The Zen of Fish: The Story of Sushi, from Samurai to Supermarket by Trevor Corson (HarperCollins, 2007)
Eating sushi is like rearing children: there's always someone happy to point out that you're doing it all wrong.
Not that I care much. So what if many of the rolls I love are American inventions? If the Japanese consider them to be inside-out rolls? If adding more seasoning to your roll is an insult to the chef? (Well, I suppose I care a bit more about the last. I don't like insulting people, especially not those who are providing my dinner. Then again, I'm the one eating it.) I like Japanese sushi; I like American sushi; and I don't mind being too unsophisticated to enjoy the sea urchin and raw quail egg combo that Porter ordered in Boston.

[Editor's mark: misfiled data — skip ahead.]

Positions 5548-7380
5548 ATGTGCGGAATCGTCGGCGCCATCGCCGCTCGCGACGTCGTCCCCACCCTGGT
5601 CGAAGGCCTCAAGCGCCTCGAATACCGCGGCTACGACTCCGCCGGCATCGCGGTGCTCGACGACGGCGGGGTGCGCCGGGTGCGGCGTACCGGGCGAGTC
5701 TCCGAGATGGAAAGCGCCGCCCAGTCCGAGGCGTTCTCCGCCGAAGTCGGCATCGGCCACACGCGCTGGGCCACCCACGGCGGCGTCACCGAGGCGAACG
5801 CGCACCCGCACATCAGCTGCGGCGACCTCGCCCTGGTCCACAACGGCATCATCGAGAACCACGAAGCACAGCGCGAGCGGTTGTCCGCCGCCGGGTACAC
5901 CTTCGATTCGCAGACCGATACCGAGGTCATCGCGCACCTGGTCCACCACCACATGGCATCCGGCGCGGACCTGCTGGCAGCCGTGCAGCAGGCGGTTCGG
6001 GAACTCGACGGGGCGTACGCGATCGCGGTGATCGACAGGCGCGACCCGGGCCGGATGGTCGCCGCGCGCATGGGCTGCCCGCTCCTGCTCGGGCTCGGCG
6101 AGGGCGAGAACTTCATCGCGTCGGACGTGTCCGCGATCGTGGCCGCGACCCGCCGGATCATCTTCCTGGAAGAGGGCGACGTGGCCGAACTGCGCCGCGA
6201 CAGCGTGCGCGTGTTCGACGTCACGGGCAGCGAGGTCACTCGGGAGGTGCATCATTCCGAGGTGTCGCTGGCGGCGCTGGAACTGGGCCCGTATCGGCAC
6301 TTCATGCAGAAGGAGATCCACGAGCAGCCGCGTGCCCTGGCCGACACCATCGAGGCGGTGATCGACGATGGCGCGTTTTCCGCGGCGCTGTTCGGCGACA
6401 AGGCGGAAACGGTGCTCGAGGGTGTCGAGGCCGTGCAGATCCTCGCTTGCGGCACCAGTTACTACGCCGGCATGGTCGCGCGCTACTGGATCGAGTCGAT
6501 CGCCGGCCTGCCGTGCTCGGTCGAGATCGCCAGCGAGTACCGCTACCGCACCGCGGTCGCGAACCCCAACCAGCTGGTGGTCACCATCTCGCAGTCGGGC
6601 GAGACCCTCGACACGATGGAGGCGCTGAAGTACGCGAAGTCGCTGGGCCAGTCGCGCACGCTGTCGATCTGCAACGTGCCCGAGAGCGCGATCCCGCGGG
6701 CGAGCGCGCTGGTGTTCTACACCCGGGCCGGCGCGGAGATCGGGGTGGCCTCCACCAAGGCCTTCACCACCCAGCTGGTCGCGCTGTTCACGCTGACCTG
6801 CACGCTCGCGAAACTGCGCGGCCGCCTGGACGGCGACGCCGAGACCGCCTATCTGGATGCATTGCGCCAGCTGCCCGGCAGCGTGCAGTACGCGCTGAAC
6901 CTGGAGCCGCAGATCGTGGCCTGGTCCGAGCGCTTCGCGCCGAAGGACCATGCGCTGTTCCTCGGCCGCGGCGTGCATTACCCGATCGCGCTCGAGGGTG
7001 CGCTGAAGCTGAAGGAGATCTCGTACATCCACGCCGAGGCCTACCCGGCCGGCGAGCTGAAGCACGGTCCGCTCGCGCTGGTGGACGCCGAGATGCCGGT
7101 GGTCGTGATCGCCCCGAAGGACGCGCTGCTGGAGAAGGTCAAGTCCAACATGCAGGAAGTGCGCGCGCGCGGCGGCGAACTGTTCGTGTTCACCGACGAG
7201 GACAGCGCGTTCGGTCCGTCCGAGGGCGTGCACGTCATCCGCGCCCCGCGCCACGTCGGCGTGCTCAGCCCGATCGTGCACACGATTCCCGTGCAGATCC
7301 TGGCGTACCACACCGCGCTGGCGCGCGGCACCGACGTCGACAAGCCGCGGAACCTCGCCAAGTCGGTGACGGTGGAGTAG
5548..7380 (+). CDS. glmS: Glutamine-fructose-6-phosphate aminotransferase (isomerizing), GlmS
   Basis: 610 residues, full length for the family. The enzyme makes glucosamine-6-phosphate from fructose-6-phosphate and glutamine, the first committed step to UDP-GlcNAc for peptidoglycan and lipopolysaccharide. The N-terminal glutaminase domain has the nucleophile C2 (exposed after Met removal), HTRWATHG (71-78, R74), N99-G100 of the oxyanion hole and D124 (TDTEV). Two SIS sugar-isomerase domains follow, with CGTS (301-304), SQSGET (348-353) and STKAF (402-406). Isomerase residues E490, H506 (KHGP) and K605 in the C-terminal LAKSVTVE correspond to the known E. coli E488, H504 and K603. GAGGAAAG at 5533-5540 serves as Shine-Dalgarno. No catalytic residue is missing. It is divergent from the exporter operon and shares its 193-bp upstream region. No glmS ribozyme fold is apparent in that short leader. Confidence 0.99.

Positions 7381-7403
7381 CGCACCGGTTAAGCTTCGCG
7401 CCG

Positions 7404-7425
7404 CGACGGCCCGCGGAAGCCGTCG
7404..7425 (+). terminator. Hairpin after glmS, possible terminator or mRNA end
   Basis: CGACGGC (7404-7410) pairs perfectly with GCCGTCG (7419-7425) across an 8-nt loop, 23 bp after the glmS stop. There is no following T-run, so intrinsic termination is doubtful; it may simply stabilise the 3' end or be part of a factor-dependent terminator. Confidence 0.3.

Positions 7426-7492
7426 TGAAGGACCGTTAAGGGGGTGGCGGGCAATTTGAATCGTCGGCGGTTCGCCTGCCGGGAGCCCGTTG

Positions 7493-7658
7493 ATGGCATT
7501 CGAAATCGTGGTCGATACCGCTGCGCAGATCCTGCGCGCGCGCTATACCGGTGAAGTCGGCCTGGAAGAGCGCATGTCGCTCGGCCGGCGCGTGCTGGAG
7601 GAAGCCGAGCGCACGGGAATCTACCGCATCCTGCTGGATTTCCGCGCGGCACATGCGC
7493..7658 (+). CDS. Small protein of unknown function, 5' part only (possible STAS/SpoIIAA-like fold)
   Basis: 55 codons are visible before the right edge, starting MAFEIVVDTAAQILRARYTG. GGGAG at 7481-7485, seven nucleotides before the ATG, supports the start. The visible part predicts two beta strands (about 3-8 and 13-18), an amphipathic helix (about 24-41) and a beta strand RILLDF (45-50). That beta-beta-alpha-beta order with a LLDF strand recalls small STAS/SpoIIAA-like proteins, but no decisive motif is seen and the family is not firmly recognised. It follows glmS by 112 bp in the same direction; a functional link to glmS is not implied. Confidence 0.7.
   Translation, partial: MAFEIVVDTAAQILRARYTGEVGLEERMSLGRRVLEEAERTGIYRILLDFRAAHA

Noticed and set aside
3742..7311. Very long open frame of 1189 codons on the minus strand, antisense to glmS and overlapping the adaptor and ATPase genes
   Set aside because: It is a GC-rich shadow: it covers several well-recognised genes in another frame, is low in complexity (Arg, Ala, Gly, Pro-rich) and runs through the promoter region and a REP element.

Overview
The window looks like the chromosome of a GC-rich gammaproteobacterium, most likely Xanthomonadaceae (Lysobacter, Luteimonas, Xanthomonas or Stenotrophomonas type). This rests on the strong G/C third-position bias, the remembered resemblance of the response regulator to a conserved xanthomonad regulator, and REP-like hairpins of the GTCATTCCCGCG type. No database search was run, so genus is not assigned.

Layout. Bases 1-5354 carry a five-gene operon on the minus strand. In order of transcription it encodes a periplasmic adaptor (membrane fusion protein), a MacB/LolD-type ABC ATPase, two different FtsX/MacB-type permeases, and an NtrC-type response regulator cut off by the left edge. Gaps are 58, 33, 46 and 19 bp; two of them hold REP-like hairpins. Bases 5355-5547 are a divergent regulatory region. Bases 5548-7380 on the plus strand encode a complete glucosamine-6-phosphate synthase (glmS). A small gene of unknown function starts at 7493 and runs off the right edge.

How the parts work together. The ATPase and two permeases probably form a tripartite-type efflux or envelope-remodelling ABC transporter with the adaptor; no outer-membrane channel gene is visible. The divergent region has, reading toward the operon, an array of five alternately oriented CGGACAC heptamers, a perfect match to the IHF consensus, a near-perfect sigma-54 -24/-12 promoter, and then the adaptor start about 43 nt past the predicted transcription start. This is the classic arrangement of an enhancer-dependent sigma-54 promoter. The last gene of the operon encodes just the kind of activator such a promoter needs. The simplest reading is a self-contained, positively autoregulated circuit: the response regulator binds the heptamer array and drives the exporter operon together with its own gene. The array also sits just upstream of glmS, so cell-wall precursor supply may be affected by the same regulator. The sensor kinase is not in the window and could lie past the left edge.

However, I was happy to learn that sushi is meant to be eaten with the fingers, not chopsticks. And eaten in one bite—though I'm not sure how. Do the Japanese have larger mouths than Americans? Seems unlikely.
The Zen of Fish weaves the history, science, and culture of America's unexpected food craze together with the adventures of students at the California Sushi Academy. It's well-written, highly informative, fun to read, and will make you very hungry—when it's not causing you to rethink consuming fish in any form. My only complaint is that the author apparently considered his target audience to be largely made up of adolescent boys. I could have done without most of the sexual references and innuendo—although it was quite cool to learn about the shrimp that start out male, then after a few years become female. The timing of the change assures a gender-balanced population, suggesting perhaps that shrimp are smarter than people.
Okay, even writing about sushi makes me hungry.